Rajat Gupta part of insider trading: US prosecutor

 | March 07,2011 01:15 pm IST

After the Securities and Exchange Commission (SEC), a US federal prosecutor has alleged that Indian-American Rajat Gupta, a former Goldman Sachs director, was part of an alleged insider-trading conspiracy with Galleon Group founder Raj Rajaratnam.

 

The statements at a court hearing in New York Friday were the first time federal prosecutors had publicly cited the involvement of Gupta, 62, looked at as an icon by the Indian American business community, in the alleged scheme, the Wall Street Journal said.

 

Gupta, the former head of consulting firm McKinsey & Co. and the founder chairman of the Indian School of Business in Hyderabad, hasn't been charged with any criminal wrongdoing so far. SEC had Tuesday filed a civil administrative action against Gupta for allegedly sharing inside information with Rajaratnam when Gupta was a member of the boards of Goldman and Procter & Gamble Co.

 

Friday's hearing was about objections to wiretapped telephone calls that prosecutors intend to play at Rajaratnam's trial on conspiracy and securities fraud charges, which begins next Tuesday.

 

The journal cited assistant US Attorney Jonathan Streeter as saying that "the government is going to show on at least two occasions that Gupta attended Goldman Sachs board meetings" and that "within minutes of the meetings, he called Raj Rajaratnam."

 

Following the calls, Rajaratnam bought or sold his Goldman stock, Streeter said.

 

The alleged inside information included details before the public announcement of a $5 billion investment by Warren Buffet's Berkshire Hathaway Inc. at the height of the financial crisis in September 2008 and Goldman's first reported loss as a public company in fall 2008.

 

Rajaratnam allegedly bought "hundreds of thousands of shares" of Goldman Sachs within minutes of receiving the call regarding the Berkshire investment, Streeter was quoted as saying.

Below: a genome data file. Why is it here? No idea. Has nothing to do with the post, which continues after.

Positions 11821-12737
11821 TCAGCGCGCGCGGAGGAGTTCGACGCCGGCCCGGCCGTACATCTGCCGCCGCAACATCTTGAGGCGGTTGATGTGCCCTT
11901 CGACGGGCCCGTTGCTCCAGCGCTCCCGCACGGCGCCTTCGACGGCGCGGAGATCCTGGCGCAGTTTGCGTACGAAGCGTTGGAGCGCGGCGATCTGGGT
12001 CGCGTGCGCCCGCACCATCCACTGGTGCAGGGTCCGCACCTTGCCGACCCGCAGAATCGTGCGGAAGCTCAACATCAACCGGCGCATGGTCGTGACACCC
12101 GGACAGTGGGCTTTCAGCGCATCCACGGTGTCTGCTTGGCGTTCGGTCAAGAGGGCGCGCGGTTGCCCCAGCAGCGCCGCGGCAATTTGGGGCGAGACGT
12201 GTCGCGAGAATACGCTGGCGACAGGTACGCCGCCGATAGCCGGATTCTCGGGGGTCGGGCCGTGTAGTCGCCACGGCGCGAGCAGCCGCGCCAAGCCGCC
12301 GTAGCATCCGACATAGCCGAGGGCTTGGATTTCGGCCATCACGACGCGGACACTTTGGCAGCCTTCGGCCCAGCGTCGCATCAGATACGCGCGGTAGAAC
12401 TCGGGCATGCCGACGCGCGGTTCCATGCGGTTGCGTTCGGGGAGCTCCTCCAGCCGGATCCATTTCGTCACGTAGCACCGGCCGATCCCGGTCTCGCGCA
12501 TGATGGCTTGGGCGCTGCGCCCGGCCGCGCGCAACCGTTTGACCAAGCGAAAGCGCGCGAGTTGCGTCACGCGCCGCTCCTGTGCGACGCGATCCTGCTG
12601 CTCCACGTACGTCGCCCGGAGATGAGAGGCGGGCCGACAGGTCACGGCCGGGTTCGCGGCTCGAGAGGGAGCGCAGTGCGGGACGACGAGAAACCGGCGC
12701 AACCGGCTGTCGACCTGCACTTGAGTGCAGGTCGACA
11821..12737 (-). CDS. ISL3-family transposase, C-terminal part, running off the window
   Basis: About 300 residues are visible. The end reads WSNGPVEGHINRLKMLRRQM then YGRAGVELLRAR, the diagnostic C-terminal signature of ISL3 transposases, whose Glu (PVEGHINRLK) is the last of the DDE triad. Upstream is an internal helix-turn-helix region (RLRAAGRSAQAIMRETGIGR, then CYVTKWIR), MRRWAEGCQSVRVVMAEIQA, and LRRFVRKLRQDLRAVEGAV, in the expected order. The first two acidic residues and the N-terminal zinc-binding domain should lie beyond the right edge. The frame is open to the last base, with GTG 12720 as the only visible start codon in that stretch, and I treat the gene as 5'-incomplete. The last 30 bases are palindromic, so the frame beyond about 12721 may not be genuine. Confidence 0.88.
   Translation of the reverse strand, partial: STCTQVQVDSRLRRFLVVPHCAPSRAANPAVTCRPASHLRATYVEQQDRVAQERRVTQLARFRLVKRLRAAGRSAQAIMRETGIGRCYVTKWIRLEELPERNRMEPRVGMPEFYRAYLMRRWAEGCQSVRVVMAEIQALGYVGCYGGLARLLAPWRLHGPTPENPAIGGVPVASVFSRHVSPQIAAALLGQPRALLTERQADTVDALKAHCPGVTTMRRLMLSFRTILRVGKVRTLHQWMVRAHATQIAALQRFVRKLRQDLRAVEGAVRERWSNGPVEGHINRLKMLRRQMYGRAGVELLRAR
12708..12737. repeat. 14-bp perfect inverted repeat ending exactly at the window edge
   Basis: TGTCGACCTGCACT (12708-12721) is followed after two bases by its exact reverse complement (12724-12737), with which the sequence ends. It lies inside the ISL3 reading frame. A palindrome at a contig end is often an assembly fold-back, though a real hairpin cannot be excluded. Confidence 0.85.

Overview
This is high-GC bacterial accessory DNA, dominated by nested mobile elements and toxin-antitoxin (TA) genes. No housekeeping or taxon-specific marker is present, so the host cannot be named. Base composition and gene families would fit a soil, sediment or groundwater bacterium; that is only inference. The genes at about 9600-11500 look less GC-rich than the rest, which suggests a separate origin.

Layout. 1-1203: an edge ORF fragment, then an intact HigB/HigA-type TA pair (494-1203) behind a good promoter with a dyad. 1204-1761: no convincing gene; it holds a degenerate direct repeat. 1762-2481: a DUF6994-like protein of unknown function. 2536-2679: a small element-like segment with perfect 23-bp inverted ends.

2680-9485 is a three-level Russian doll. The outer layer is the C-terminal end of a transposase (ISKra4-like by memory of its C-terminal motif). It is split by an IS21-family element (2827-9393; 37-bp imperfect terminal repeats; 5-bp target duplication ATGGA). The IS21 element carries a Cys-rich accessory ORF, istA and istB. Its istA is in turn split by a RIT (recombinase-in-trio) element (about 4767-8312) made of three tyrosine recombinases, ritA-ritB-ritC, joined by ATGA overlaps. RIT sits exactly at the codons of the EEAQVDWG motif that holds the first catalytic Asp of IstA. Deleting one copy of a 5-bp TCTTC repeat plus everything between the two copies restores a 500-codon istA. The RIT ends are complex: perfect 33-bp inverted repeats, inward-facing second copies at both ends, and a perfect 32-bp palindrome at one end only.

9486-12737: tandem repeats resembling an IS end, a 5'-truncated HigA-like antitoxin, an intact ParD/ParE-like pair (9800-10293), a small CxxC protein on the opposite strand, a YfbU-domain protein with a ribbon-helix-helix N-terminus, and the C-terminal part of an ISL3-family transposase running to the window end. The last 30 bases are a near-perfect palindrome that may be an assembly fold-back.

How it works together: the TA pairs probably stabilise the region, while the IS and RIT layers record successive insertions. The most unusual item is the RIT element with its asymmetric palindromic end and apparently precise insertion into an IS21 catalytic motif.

Rajaratnam's lawyer, John Dowd, has said the SEC's administrative action was "simply an effort to destroy a favourable witness," the Journal said.

 

Rajaratnam has denied wrongdoing. At least one call prosecutors intend to play was between Gupta and Rajaratnam, but occurred in July 2008 before the alleged leaks. Rajaratnam's lawyers have objected to that call being played at trial.


"These allegations first made by the SEC are totally baseless. Gupta's 40-year record of ethical conduct, integrity, and commitment to guarding his clients' confidences is beyond reproach," said Gary Naftalis, Gupta's lawyer.

 

"Gupta has done nothing wrong and is confident that these unfounded allegations will be rejected by any fair and impartial fact finder. There is no allegation that Gupta traded in any of these securities or shared in any profits as part of any quid pro quo.

 

"In fact, Gupta had lost his entire $10 million investment in the GB Voyager Fund managed by Rajaratnam at the time of these events, negating any motive to deviate from a lifetime of honesty and integrity," he said.

Meanwhile, the New York Post said Goldman Sachs chief Lloyd Blankfein has agreed to testify at the trial of Rajaratnam, to phone calls he made to Rajat Gupta.

 

Speculation about Blankfein's appearance emerged after Rajaratnam's attorney filed court papers saying the government's witness list includes "numerous Goldman Sachs and Procter & Gamble representatives" who are expected to testify on behalf of the government's case against Rajaratnam.

 

Raj Rajaratnam is among 26 people charged in broad criminal insider-trading probe. Nineteen people have pleaded guilty in the probe. Among them Anil Kumar, a formerIndian American McKinsey consultant pleaded guilty in January 2010 to


leaking inside information about a possible merger to Rajaratnam, in return for $1.75 million.

 

Concluded.

 

.